Crack – Crack is a form of Cocaine that is designed to be smoked and comes in rocks of varying color and size. It is related to free-base in that it has been cooked down to release the addictive properties from its impurities. In this way it is a purer form of the drug than the crystalline powder that is typically snorted or injected. It has a variety of street names including rock, base, or cavvy, and is considered to be the most addictive form of the drug available. Crack generates a rush and high that is as intense as it is brief, creating a powerful reward stimulus-loop that inevitably, over time, leads to more use, with each subsequent dose reinforcing the next. Crack first appeared en masse in urban neighborhoods in the early to mid-1980’s, and quickly evolved into public health crises of epidemic proportions, affecting hundreds of thousands of people regardless of age, gender, ethnicity, or socio-economic status.
Signs of Crack Abuse include:

  • Anger or erratic volatile moods.
  • Depression.
  • Inability to hold a job.
  • Financial and legal problems.
  • Hyper-vigilance.
  • Grandiose sense of well-being or inflated self-image.
  • Anxiety.
  • Poor reality testing; delusional thinking.
  • Appetite loss and weight loss.
  • Decreased social inhibitions.
  • Hyper-sexuality.
  • Compulsivity.
  • Extreme psychomotor agitation; e.g. pacing, clenching jaws, nervous ticks.
  • Anxiety; irritability; argumentative.
  • Paranoia.


Hallucinogens – Hallucinogens refer to a class of substances that fall into 3 distinct categories. These include what are known as Delriants, Psychedelics, and Dissociatives. Although there is overlap between the effects and symptoms of intoxication, drugs in each category tend to generate different experiences. Historically, the use of Hallucinogens goes back thousands of years. In different cultures they have been utilized for a variety of reasons, typically for religious ceremonies (for example Native Americans have taken Mescaline for centuries to induce spiritual experiences). In general, unlike the effects produced by opiates or stimulants, which are used for purely recreational reasons, the psychedelic experience is commonly associated with altered states of being or consciousness, with trance-like states, and with dreaming and meditation.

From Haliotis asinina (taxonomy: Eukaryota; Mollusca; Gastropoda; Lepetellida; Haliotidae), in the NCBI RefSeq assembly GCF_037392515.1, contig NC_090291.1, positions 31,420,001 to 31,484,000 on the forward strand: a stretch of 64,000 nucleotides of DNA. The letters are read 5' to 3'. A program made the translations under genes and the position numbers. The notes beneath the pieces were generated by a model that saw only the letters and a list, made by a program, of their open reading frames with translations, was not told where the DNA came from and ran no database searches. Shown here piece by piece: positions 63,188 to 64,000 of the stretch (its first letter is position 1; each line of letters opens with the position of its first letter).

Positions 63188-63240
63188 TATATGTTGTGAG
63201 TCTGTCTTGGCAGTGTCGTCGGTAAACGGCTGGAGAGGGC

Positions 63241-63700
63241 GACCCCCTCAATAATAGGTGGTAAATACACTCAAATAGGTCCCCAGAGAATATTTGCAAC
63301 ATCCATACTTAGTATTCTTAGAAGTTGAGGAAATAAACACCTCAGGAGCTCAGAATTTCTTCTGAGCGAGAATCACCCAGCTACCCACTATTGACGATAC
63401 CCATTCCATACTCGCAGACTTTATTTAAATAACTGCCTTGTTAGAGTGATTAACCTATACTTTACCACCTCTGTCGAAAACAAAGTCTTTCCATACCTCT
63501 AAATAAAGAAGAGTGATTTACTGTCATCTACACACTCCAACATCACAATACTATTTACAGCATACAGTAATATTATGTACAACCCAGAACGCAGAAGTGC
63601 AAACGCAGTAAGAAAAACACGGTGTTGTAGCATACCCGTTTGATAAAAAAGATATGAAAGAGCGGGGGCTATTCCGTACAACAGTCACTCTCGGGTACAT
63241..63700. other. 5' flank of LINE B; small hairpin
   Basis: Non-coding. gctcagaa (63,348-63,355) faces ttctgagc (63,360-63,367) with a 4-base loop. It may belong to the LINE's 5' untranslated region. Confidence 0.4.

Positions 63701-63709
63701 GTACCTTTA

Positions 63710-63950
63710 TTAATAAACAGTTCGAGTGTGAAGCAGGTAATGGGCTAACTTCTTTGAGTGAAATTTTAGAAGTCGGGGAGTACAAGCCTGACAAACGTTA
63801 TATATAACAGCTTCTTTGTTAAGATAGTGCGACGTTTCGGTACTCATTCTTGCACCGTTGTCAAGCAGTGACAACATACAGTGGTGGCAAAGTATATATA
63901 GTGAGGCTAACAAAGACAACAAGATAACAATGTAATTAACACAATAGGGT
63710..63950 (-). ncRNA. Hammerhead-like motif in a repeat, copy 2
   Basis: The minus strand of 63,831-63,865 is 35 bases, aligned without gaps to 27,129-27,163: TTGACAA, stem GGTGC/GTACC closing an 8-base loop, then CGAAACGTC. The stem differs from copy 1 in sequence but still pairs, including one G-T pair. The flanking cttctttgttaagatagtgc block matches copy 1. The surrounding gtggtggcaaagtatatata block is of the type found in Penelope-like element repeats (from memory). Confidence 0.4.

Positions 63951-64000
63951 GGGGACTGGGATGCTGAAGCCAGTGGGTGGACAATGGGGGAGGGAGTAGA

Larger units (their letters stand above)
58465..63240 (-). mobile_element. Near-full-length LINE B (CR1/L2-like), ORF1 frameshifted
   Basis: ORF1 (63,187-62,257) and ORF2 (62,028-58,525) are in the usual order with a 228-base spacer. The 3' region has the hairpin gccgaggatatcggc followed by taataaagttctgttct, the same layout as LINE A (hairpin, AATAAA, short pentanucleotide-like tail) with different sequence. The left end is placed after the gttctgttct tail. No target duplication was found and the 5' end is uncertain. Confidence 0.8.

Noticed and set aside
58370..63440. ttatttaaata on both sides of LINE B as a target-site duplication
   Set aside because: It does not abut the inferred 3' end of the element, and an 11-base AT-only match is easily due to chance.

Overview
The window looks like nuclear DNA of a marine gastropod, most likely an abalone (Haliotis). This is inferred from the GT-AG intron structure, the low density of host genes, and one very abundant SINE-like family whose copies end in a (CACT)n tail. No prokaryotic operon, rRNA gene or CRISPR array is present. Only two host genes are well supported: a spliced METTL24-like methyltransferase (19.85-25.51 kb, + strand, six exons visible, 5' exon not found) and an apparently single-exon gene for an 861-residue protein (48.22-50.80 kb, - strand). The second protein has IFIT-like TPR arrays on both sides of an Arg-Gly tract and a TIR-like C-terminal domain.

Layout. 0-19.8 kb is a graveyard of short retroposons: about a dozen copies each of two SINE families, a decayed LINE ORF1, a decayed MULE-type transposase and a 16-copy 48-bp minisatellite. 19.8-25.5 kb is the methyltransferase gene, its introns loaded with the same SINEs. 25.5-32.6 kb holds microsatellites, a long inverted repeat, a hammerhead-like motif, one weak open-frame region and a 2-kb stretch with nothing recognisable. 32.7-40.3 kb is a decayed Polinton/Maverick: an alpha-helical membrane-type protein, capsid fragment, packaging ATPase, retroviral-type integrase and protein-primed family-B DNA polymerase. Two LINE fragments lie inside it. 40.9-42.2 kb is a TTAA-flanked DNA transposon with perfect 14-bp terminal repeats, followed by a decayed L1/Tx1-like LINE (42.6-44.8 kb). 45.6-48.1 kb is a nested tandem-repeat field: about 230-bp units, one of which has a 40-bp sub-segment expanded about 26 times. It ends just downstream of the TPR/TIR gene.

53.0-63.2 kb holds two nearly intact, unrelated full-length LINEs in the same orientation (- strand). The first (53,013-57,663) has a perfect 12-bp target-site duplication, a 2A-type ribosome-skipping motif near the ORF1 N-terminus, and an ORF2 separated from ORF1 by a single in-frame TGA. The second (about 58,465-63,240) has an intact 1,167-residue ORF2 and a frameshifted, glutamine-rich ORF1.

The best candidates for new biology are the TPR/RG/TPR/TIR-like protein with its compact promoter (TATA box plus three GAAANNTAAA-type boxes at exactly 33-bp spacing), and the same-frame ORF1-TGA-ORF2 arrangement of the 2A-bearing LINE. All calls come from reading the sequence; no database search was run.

Hallucinogen Classes

The three classes of Hallucinogens can be broken down as follows:


Dissociatives – this class of drugs includePCP, Ketamine, and DMX (or Dextromethorphan). In addition to their Hallucinogenic qualities, these drugs also have analgesic, or pain-killing, properties. They produce a range of effects that includes a sense of detachment from one’s surrounding environment and amnesia, and are also responsible for producing effects such as de-realization and depersonalization, during which one’s sense of self becomes dangerously permeable. These last two symptoms are extreme and usually occur in the presence of what is referred to as Dissociative Personality Disorder. They are states indicative of a certain kind of ego instability and as such can be perilous to individuals who do not have a solid sense of ego boundaries.